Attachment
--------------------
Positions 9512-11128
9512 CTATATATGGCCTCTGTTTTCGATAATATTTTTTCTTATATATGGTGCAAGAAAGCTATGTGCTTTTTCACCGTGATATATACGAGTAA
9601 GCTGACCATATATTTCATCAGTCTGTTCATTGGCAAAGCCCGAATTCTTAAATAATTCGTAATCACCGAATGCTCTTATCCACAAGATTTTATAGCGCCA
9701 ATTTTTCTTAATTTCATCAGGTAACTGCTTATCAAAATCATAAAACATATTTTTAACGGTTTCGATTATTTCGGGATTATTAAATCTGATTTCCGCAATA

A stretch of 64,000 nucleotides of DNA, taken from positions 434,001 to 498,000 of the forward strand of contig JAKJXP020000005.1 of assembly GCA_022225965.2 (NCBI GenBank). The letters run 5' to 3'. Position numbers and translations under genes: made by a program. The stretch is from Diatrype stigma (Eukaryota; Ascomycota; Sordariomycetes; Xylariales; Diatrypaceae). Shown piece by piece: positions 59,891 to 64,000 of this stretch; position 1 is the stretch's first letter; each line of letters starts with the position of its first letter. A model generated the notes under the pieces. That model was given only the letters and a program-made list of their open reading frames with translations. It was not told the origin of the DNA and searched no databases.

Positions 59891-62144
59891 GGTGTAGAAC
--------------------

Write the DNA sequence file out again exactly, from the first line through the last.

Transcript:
Positions 9512-11128
9512 CTATATATGGCCTCTGTTTTCGATAATATTTTTTCTTATATATGGTGCAAGAAAGCTATGTGCTTTTTCACCGTGATATATACGAGTAA
9601 GCTGACCATATATTTCATCAGTCTGTTCATTGGCAAAGCCCGAATTCTTAAATAATTCGTAATCACCGAATGCTCTTATCCACAAGATTTTATAGCGCCA
9701 ATTTTTCTTAATTTCATCAGGTAACTGCTTATCAAAATCATAAAACATATTTTTAACGGTTTCGATTATTTCGGGATTATTAAATCTGATTTCCGCAATA

A stretch of 64,000 nucleotides of DNA, taken from positions 434,001 to 498,000 of the forward strand of contig JAKJXP020000005.1 of assembly GCA_022225965.2 (NCBI GenBank). The letters run 5' to 3'. Position numbers and translations under genes: made by a program. The stretch is from Diatrype stigma (Eukaryota; Ascomycota; Sordariomycetes; Xylariales; Diatrypaceae). Shown piece by piece: positions 59,891 to 64,000 of this stretch; position 1 is the stretch's first letter; each line of letters starts with the position of its first letter. A model generated the notes under the pieces. That model was given only the letters and a program-made list of their open reading frames with translations. It was not told the origin of the DNA and searched no databases.

Positions 59891-62144
59891 GGTGTAGAAC